Culture Shock & Awe: The Atlantic Coast

>> Saturday, January 24, 2009

Our friend Danny told us that on his visit he wanted the quintessential Central American experience, so we tried to deliver and visit a variety of places during his week here.  We went to pick him up at the airport around 9:00 pm on Tuesday (December 30th... we've been busy lazy), and after a brief visit to our house in Masaya, we were back at the airport less than 12 hours later to go to the Atlantic Coast, an autonomous region that makes up about half of the geographic area of Nicaragua. From Wikipedia:

About 9% of Nicaragua's population is black, or Afro-Nicarag├╝ense, and mainly reside on the country's sparsely populated Caribbean or Atlantic coast. The black population is mostly composed of black English-speaking Creoles who are the descendants of escaped or shipwrecked slaves; many carry the name of Scottish settlers who brought slaves with them, such as Campbell, Gordon, Downs and Hodgeson.
For Volunteers, the Atlantic Coast is a magical land of mystery because of its distinct "English-speaking" (more on that later) culture and because travel there is highly restricted (and for good reason) by Peace Corps and the Embassy. It's possible to travel via land on a long, uncomfortable journey, but Volunteers are only permitted to travel by air after applying for and receiving special permission.
We got approval and trekked back to the airport to buy our tickets (reservations on the two small airlines that go to the Atlantic Coast seem informal at best) on one of the 12-seater planes for the one hour flight, but the pilot's inattention left us a little unsure.
Once we touched down in Bluefields we weren't quite sure what all of the hype was about--it looked pretty much like every other city in Nicaragua but some people had darker skin and spoke an English creole; we had imagined that the coste├▒os would speak standard English with a charming Caribbean accent, but this was not the case. There were some words we understood but also with Spanish and Miskito words thrown in to a grammar that was completely unintelligible. Holly's inner linguist was happy to experience the the Miskito Coast creole (it is not "poor English"; it has a grammar all its own), but the linguistic beauty didn't make it any easier to find out what time boats left or to order a Coke.  I'm sure after a couple of weeks we could have communicated, but instead we just spoke Spanish to everyone and people just assumed we were French, stupid, or both.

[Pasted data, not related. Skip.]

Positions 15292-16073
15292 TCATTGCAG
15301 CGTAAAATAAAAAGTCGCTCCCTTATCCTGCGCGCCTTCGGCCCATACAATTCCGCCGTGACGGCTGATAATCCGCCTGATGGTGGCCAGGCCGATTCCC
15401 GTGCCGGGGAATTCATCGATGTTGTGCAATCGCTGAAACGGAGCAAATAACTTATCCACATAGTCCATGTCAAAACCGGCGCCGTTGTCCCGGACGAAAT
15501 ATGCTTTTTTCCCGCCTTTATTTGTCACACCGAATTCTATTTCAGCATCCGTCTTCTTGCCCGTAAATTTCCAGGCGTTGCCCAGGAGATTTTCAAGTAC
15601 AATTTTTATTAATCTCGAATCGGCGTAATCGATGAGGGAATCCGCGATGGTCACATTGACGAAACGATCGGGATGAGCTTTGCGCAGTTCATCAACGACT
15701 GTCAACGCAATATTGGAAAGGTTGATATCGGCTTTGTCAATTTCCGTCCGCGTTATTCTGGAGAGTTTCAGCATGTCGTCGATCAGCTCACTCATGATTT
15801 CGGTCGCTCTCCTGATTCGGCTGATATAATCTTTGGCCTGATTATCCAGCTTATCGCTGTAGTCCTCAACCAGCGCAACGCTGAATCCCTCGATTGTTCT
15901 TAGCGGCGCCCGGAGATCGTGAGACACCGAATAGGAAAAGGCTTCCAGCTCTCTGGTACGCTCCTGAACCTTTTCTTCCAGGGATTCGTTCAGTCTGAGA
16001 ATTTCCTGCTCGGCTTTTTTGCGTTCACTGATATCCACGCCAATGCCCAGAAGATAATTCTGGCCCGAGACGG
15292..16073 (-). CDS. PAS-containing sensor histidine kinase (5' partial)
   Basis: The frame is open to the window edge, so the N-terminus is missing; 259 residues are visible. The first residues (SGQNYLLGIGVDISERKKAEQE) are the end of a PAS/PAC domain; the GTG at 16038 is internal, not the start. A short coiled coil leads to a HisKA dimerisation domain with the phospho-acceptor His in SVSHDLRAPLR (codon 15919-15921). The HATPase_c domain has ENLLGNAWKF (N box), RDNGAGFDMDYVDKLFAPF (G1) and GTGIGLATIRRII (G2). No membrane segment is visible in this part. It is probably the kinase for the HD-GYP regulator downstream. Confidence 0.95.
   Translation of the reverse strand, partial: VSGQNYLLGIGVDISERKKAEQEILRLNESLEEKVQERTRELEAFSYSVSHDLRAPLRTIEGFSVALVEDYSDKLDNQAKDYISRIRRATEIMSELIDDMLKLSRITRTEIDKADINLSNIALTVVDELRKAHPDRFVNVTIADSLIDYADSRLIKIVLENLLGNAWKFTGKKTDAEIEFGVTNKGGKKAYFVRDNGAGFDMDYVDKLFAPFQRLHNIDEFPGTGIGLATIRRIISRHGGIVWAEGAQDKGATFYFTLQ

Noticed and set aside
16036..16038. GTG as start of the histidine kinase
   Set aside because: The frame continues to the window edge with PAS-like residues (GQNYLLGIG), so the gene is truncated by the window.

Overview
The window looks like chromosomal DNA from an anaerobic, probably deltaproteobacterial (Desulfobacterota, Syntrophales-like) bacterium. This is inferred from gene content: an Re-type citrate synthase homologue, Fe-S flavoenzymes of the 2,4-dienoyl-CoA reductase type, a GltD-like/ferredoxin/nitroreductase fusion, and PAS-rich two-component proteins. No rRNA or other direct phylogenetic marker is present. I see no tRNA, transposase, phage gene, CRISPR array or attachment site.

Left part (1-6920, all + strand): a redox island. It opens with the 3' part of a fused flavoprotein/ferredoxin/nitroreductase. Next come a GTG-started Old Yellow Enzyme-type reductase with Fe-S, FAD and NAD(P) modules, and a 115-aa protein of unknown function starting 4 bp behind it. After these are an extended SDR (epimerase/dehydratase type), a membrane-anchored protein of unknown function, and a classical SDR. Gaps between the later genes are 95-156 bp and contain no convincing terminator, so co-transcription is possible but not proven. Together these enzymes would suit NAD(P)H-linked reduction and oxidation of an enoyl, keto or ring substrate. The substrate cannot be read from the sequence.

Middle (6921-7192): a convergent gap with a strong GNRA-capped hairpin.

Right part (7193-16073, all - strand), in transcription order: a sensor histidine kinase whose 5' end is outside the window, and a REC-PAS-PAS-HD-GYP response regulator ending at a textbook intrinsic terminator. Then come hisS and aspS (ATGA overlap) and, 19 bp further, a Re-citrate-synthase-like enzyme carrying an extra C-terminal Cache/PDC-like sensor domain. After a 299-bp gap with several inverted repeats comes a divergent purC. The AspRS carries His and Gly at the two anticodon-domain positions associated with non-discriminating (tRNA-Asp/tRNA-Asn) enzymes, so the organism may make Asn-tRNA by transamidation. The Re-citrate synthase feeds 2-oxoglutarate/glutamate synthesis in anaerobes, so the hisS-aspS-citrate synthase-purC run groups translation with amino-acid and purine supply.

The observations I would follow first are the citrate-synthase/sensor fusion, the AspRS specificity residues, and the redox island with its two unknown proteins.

Bluefields was just a layover on our way to Pearl Lagoon, which was an hour away in the wildest boat ride we've ever been on, but everyone else seemed unimpressed.
We had read about Pearl Lagoon as being really nice, less populated, and more relaxed than Bluefields. While it was all of these things, we also expected a beach, but there wasn't one; instead, it was a small town with one newly paved road and brackish water at a dock. At dinner that night some Swedes came up to us and invited us on a boat excursion to "paradise" the next morning (New Year's Day). Holly and I had heard about the trip and wanted to do it, so we said yes. After that we went out to a pretty ruckus New Year's Eve celebration and I'm pretty sure that's when Holly's phone got picked out of my pocket (the phone got replaced when Danny got Holly a new phone for her birthday). We started back to the hotel a few hours after midnight, but those Swedes were still celebrating.